Farmers count the cost of Storm Babet

Farmers across much of the country have been counting the cost of Storm Babet, with images of damaged infrastructure and unharvested maize and vegetable crops submerged in flood water suggesting it will be significant.

Unprecedented levels of rainfall led to rivers overtopping and flood defences being breached, leaving tens of thousands of acres of farmland under water, sometimes washing away valuable soils and newly sown crops with it.

See also: Storm Babet wreaks flooding havoc on Scottish farms

For some rural regions it was the worst flood in living memory.

At the Rottal Estate, a mixed upland estate in the Angus Glens of Scotland, the force from around 250mm of rainfall in 48 hours realigned the Rottal Burn, creating a second channel and driving river water down the highway.

Estate owner Dee Ward said the bank had moved by around 100m and that he was working with the authorities to reinstate it.

Farm buildings, residential properties and polytunnels growing vegetables were spared, thanks to flood defence improvements Mr Ward had invested in last year.

But there is a big clean-up operation ahead.

Eight fords on the estate have been swept away and the two water lagoons in its hydro scheme have filled with stone and debris, preventing the system from operating.

A river bridge that had stood for 160 years was also destroyed by the water.

Brown water

In the East Midlands, farmer and agricultural consultant Sarah Bell posted a video on social media of brown water flowing down the country lanes around her farm.

“Absolutely immense amounts of water flowing at speed, through the farm and taking anything in its wake, including precious top soil,” she wrote on the social media platform X.

“There is no amount of resilience I can build in to soils that will compensate for rain like this, I could cry.”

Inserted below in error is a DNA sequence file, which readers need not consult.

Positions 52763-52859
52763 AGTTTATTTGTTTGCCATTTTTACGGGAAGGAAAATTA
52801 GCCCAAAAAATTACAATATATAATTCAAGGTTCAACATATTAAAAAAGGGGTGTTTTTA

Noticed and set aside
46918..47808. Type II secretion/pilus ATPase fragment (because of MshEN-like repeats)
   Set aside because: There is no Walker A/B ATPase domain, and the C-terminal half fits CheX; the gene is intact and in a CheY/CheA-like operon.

Red warnings

Scotland had two red warnings on consecutive days, with crops and farmland all badly affected.

NFU Scotland vice-president Andrew Connon said the floods would cause real hardship.

“You put a lifetime’s work looking after the land, and protecting the land is one thing,” he said.

“But for farmers to walk into the potato stores and there’s 4ft of water, that has a massive impact.”

In Montgomeryshire, ruminant nutritionist Hefin Richards also posted images of fields of maize submerged in floodwater.

Sheepdog to the rescue

Among the heartache there were some heart-warming moments.

Llŷr Jones’ sheepdog swam across a flooded field to herd to safety three ewes stranded by flood water.

Mr Jones farms on high ground in Ruthin, but also rents land in Flintshire where he grazes ewes.

He navigated road closures to drive to that land to check on the flock and found a large part of a field underwater, with three ewes cut off from the rest by the flood water.

Eight-year-old sheepdog Patsy went to the rescue.

“She half swam and half jumped through the water and was able to get the ewes back with the others,” said Mr Jones, whose video was widely shared on social media.

There were few positives to take from the storm, but he drew one. “We have a hydro scheme and it has been going flat out,” he said.

Rural insurer NFU Mutual said it was too early to estimate the financial impact of the storm, but had put its customer call handlers, loss adjusters and repair network on high alert to help customers affected.

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